by Nikki Schwartz
Last week, I shared a great video of Temple Grandin describing What Autism Is Like. She also talked about what she thought were the best jobs for autistic people. I came across this incredible quote from Temple that same day:
If you got rid of all the autistic genetics, you'd have no future generation for the Silicon Valley.
Many people with Asperger's or Autism have unique strengths, that most of us don't have. These might include astounding attention to detail, or the interest and ability to focus intently on a specific topic or project.
So, what jobs are best suited for those with Asperger's and Autism?
First ask, "What's Your Big Interest?"
Picking jobs that have the right fit
What types of jobs are best for Autistic People?
The first is careers that are typically poorly suited for Autistics and require a great deal of multitasking, stress the use of short-term memory and/or have high expectations for social interaction. These are jobs like waiting tables, cashiers, and air traffic controllers.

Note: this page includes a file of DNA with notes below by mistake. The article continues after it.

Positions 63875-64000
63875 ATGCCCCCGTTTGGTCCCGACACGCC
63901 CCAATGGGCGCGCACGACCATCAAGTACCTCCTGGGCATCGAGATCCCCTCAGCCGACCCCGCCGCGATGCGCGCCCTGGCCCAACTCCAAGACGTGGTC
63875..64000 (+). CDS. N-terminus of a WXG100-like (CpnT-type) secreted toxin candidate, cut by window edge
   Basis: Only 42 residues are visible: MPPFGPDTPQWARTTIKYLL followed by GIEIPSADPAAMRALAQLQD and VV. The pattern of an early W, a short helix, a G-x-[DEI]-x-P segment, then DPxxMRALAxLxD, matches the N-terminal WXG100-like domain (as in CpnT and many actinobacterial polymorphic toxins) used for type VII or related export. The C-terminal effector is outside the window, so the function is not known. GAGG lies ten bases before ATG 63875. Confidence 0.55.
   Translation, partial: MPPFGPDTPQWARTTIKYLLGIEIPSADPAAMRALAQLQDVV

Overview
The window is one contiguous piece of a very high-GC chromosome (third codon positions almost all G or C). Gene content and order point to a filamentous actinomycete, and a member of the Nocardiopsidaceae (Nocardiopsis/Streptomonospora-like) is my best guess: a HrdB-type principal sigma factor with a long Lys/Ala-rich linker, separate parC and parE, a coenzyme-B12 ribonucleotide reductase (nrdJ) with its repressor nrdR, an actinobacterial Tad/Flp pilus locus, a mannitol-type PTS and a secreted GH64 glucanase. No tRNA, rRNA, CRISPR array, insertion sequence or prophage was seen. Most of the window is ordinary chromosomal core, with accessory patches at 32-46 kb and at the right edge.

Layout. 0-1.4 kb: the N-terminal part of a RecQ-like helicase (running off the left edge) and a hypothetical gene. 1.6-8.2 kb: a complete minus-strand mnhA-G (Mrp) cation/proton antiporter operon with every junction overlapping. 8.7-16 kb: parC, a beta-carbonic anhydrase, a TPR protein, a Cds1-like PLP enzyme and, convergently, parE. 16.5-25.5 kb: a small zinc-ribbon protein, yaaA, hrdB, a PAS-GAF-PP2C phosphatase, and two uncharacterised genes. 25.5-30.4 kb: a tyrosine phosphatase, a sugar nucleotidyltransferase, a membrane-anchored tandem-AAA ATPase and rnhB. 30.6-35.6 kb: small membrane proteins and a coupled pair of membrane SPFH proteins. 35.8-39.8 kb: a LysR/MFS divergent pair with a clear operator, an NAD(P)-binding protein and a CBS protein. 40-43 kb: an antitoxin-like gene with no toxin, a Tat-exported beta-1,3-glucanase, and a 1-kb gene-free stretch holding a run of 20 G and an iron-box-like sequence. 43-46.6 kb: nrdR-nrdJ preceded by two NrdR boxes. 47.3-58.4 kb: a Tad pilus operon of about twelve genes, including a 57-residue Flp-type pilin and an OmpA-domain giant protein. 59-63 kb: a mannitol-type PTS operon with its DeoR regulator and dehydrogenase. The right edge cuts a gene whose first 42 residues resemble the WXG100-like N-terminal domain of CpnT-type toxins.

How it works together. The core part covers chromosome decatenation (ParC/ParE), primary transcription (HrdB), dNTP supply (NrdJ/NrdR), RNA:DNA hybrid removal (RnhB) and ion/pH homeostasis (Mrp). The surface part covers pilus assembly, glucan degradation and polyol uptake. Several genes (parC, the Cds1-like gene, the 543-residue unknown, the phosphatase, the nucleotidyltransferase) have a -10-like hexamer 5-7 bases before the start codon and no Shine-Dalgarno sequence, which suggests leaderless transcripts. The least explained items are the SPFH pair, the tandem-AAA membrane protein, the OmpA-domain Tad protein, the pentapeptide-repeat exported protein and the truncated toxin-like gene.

The second is careers for those who think and learn visually. Drafting, computer programming or engineering, designing, and animation, all reward those who are "visual thinkers", don't mind solitary, mundane, and reptitive tasks.
The third group is for those who excel at math, facts or music, but are not necessarily visual thinkers. Accounting, copy editor, and inventory control, for example, reward those good at repetitive tasks that involve numbers, rules, and specifics.
The last group is for non-verbal/low verbal people with Autism. These tasks do not necessarily require large amounts of knowledge, but rather the ability to engage in tasks in quiet environments with a specific skill set. Job choices here largely depend on an individuals capabilities and sensory needs. Some examples given by Temple were data entry and library reshelving positions.
What about getting the job?
Above all, make sure that the jobs you apply and interview for align well with your Big Interest, your sensory needs, and your strengths.
Do you have any suggestions for those with Autism and Asperger's who are job seeking? Would love to see them in the comments section.
Nikki Schwartz is a Counselor Resident at Spectrum Psychological and focuses on using neurofeedback, play, and talk therapies to provide practical, effective counseling to families and clients. You can find her on Pinterest, Twitter, and Facebook, and Google+.
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